The tablet itself is impressively fast compared to a HTC One A9 phone or even a Google Nexus 9 and that became very clear when it came to installing or updating apps. The speed is just as well since an upgrade to Android 7 (Nougat) was needed on the one that I tried. You can turn on adaptive brightness too, which is a bonus. Audio quality is nowhere near as good as a 12.9″ iPad Pro but that of the screen easily is good enough for assessing photos stored on a WD My Passport Wireless portable hard drive using the WD My Cloud app.

All in all, it may offer that bit more flexibility for overseas trips compared to the bigger iPad Pro so I am tempted to bring one with me instead. The possibility of seeing newly captured photos in slideshow mode is a big selling point since it does functions well for tasks like writing emails or blog posts, like this one since it started life on there. Otherwise, this is a well made device.

A look at Emacs

It’s amazing what work can bring your way in terms of technology. For me, (GNU) Emacs Has proved to be such a thing recently. It may have been around since 1975, long before my adventures in computing ever started in fact, but I am asking myself why I never really have used it much. There are vague recollections of my being aware of its existence in the early days of my using UNIX over a decade ago. Was it a shortcut card with loads of seemingly esoteric keyboard shortcuts and commands that put me off it back then? The truth may have been that I got bedazzled with the world of Microsoft Windows instead and so began a distraction that lingered until very recently. As unlikely as it looks now, Word and Office would have been part of the allure of what some consider as the dark side these days. O how OpenOffice.org and their ilk have changed that state of affairs…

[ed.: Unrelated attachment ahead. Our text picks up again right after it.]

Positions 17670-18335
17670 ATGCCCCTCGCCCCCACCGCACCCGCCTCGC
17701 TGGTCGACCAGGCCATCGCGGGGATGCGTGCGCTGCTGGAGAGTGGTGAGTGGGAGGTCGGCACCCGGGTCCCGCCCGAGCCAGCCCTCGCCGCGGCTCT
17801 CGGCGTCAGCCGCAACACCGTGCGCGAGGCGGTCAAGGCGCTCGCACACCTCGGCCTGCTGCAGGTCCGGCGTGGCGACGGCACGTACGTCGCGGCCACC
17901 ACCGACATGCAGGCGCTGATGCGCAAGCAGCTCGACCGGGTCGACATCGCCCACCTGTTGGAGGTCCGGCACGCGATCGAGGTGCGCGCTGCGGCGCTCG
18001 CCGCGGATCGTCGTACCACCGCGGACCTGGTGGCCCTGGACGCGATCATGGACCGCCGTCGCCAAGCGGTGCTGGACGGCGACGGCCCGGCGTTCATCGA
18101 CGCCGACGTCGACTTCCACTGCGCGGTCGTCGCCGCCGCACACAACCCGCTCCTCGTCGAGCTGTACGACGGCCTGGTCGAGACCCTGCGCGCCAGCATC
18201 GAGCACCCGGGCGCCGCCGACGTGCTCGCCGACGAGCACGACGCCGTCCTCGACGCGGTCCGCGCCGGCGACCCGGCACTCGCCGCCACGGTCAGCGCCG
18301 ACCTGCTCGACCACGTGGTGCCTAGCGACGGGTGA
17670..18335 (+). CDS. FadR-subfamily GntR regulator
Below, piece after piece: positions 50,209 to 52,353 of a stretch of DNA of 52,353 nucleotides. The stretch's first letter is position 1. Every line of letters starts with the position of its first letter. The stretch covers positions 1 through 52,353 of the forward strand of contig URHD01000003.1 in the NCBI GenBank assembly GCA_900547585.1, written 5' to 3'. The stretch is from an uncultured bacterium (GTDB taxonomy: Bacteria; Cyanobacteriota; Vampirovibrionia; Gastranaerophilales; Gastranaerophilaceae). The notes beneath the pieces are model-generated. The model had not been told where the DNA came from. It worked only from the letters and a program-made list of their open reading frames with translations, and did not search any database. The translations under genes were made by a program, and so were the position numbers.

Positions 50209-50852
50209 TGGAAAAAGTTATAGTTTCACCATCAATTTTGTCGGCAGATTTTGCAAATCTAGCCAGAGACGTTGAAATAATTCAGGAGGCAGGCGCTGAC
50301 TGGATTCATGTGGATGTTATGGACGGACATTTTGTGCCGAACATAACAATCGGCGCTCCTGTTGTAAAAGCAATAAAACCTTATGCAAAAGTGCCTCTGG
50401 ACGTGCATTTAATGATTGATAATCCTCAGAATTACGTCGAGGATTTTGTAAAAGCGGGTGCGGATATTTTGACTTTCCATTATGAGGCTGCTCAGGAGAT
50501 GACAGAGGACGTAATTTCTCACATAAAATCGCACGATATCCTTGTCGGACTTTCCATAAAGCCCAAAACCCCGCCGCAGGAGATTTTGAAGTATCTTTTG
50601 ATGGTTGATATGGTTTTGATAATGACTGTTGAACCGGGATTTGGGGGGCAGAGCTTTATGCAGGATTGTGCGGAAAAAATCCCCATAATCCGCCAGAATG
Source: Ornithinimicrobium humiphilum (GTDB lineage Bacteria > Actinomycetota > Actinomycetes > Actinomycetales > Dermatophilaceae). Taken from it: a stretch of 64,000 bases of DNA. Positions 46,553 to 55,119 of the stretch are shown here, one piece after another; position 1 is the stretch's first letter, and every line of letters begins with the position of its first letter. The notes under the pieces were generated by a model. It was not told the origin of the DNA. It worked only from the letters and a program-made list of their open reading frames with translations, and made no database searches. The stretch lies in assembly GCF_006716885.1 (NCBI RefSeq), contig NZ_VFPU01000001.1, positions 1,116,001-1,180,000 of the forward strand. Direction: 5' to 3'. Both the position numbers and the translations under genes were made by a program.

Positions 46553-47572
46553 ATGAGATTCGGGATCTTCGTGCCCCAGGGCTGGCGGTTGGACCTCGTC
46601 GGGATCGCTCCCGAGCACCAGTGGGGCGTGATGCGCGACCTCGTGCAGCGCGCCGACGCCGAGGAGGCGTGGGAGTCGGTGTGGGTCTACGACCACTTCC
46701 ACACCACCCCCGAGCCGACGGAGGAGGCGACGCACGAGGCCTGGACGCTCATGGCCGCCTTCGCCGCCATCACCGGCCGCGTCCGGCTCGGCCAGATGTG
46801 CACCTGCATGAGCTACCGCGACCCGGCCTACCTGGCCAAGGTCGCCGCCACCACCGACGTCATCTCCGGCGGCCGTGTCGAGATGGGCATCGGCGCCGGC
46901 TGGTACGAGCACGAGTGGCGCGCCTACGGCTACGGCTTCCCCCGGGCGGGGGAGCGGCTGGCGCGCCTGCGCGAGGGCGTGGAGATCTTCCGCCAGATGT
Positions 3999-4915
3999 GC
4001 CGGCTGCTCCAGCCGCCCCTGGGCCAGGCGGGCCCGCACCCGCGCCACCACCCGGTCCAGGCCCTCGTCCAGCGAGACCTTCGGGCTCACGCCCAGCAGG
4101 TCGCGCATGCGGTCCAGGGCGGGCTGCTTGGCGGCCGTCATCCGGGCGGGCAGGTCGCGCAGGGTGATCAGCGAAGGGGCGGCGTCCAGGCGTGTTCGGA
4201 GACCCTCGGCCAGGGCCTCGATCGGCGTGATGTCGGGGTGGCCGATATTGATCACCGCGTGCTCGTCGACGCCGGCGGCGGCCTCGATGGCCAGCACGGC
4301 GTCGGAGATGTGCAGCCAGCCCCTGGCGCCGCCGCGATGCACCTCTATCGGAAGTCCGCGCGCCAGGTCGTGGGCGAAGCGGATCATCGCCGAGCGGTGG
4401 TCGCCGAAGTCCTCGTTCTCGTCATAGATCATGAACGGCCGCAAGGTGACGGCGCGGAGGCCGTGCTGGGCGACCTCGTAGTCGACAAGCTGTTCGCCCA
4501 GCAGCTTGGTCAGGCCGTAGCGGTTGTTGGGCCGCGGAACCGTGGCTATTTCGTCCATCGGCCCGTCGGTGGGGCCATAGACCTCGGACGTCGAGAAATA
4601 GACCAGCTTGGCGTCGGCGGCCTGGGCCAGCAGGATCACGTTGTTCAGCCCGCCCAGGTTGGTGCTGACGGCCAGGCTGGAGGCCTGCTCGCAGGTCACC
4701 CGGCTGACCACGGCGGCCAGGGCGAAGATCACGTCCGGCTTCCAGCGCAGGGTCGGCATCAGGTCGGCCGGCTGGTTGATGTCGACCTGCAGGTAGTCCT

The unfortunate part of the Emacs story might be that its innovations were never taken up as conventions by mainstream computing. If its counterparts elsewhere used the same keyboard shortcuts, it would feel like learning such an unfamiliar tool. Still, it’s not as if there isn’t logic behind it because it will work both in a terminal session (where I may have met it for the first time) and a desktop application GUI. The latter is the easier to learn and the menus list equivalent keyboard shortcuts for many of their entries too. For a fuller experience though, I can recommend the online manual and you can buy it in paper form too if you prefer.

One thing that I discovered recently is that external factors can sour the impressions of a piece of software.For instance, I was using a UNIX session where the keyboard mapping weren’t optimal. There’s nothing like unfamiliar behaviour for throwing you off track because you felt your usual habits were being obstructed. For instance, finding that a Backspace key is behaving like a Delete one is such an obstruction. It wasn’t the fault of Emacs and I have found that using Ctrl+K (C-k in the documentation) to delete whole lines is invaluable.